So I’m realizing hospitality goes hand in hand with partnership.  I think this has been a long coming realization to me, but the ah-ha moment only clicked in my brain recently.  (I love it when that happens.) 

The idea is this:  in order to create a hospitable environment one has to be open-minded and accepting of, well, almost anything.  Of course, there are parameters.  You don’t have to create a hospitable environment to, say, an axe murderer.  But well, likewise, you don’t always have to offer cookies and milk and be sitting at the kitchen table.  Hospitality involves a partnership.  It’s a partnership between the parties involved.  One wants to be hospitable, but someone has to accept your hospitality.  It’s a simple thought process really, but I think it’s hard to execute for some.

And harder still for others.  I’ve also recently discovered that I am a bit more particular then I’d like to admit.  (Let’s just say I recently changed living situations.  The new roomie is definitely teaching me a thing or two about being hospitable.) 

Being open-minded and truly accepting of what life has to offer makes living more fulfilling.  And it gets us closer, in my opinion, to discovering more about who we are and what we have to offer. 

So go ahead!  Share a conversation on the side of the road with a stranger.  (If she’s willing.)  Or say yes to a spontaneous picnic on a park bench with your dear friend.  I don’t care.  Just don’t go sit at the kitchen table with milk and cookies and expect me to show up.


I learned something the other day.  Hospitality is a lot bigger than I think it is.  In all honesty, I’m not sure how to define it in the first place.  I tried in an earlier post.

I know a thing or two about it:  how it makes me feel, and how I think it’s supposed to make others feel.  But a definition seems limiting, as does my perception.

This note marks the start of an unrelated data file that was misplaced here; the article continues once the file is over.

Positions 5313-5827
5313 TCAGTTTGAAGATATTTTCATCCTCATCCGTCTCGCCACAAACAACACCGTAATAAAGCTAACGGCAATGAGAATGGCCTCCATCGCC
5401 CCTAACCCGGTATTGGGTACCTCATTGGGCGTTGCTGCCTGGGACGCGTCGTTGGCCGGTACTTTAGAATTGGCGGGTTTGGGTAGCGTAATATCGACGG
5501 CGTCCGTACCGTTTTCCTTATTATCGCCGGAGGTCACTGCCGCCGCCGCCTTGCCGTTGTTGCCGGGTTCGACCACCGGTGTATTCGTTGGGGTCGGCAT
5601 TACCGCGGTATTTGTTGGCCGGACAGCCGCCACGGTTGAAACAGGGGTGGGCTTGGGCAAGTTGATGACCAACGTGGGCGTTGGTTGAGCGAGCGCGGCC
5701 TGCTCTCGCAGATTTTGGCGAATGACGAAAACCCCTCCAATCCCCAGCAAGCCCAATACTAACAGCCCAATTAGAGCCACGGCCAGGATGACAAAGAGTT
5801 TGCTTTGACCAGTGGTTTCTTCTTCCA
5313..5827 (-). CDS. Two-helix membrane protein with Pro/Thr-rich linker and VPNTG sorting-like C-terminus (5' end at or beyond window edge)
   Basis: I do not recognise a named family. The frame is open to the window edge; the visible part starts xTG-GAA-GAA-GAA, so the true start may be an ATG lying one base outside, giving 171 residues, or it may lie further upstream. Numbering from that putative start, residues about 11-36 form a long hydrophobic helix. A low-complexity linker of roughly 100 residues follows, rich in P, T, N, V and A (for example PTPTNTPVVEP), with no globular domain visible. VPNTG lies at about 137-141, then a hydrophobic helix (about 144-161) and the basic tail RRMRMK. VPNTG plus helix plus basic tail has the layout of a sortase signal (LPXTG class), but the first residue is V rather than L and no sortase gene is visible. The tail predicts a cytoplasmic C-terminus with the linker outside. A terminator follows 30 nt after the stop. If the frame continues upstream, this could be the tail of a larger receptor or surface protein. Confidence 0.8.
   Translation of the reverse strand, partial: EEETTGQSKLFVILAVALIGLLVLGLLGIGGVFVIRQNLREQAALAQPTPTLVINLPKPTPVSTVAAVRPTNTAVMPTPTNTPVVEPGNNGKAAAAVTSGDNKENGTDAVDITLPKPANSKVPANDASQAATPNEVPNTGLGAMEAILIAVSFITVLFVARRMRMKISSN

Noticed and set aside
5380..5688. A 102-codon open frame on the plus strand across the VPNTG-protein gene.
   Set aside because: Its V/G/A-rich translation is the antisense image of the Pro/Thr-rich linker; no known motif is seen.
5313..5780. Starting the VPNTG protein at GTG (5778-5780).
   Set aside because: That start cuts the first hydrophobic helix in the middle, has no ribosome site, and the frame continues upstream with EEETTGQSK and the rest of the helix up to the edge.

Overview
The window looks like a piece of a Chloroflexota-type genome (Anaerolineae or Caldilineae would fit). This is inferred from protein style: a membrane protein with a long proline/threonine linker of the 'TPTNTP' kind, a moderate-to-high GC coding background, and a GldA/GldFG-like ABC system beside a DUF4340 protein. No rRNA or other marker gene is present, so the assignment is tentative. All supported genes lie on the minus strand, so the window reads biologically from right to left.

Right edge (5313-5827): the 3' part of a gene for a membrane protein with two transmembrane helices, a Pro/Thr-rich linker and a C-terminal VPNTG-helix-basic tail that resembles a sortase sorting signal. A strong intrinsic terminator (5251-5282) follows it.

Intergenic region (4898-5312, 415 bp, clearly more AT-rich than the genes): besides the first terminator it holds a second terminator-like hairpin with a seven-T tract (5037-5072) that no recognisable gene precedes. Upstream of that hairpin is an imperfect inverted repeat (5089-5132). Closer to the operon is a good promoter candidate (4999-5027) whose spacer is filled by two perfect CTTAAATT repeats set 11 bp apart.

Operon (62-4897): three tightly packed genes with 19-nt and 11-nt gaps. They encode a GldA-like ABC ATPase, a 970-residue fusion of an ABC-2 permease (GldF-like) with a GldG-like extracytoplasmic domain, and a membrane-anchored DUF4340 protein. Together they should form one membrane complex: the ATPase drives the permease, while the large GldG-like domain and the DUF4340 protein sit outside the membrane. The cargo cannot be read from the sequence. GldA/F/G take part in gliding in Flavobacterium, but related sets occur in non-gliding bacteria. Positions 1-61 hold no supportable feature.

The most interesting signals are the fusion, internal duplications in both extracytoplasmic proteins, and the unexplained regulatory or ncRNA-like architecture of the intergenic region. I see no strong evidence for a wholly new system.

What’s my point?  Hospitality comes in all different shapes and sizes.  And I like it that way.

Last week I met a man who talked passionately about many different things.  He has a lot of projects.  We met with a mutual friend for breakfast at 7 a.m. on a Friday morning.  Needless to say, I am not easily stimulated at 7 a.m. in the morning.

However, I left breakfast feeling invigorated and fresh.  Having listened to this man’s stories, I was overpowered with an urge to start several myself.  Or at least to become a part of one of his.  I think this feeling, the feeling of drawing someone in and allowing him to experience the story as if he is a part of it, is hospitality.  It’s seizing an opportunity to share life in a way that invites people to join you.

So, what’s the project?  CHEESE.  An invitation to get to know the Robie’s, their dairy farm, and their way of life.   To help them figure out how to make the only way life they know sustainable.

Where to start?  With you!  Buy their cheese.  (Available in Boston at South End Formaggio.)

So, if you haven’t heard the news, I’m engaged!
And I’m overwhelmed and excited. (Yes, already).
But I’m mostly happy, the kind of happy that warms your heart from the inside.

I started following a handful of new wedding blogs. (I can follow more now that I have a reason to do so.) This excerpt is from A Love Letter to Summer Brides post on Broke-Ass Brides.

It’s a great excerpt. It’s not just about a wedding. It’s about completing a long-term goal with your partner, about what you may learn along the way and what you may feel. I hope I experience these emotions as my wedding day approaches, but also as day 1 of the B & B approaches too.

Read on:

“…Whichever you choose, either the “Whew!” or the “Awww… or somewhere in between (or both) you have to admit that it’s been quite an experience, hasn’t it? You’ve learned a lot. You’ve not only figured out all this wedding stuff works, but you’ve also found out more about yourself, what you want, and even more importantly, since you’re going to be hanging out with this guy for the rest of your life, how the two of you work together as a team.

What else have you learned? You’ve certainly had many chances to practice and improve your “people” skills, not to mention managing your time. You’ve learned how to negotiate, how to compromise, and how to – and how not to – stick to a budget. At this point, you can rapidly calculate 5 – 18% of anything. At the beginning of this whole thing, you were wondering where to start and how to start, and GAH, frustration! But look at you now – you found your venue, you found your dress, you found your photographer and got through your engagement shoot, you found everything else you needed and wanted. And you learned that all it takes to get that is perseverance and patience, and raising your hand and asking questions that you don’t know the answers to. And you got from there to here more or less in one piece, just like I knew you would. You are a frickin’ Rock Star, and you can do anything. Remember that. …”

Maybe someone can remind me of these words when I start to feel like nothing’s going right?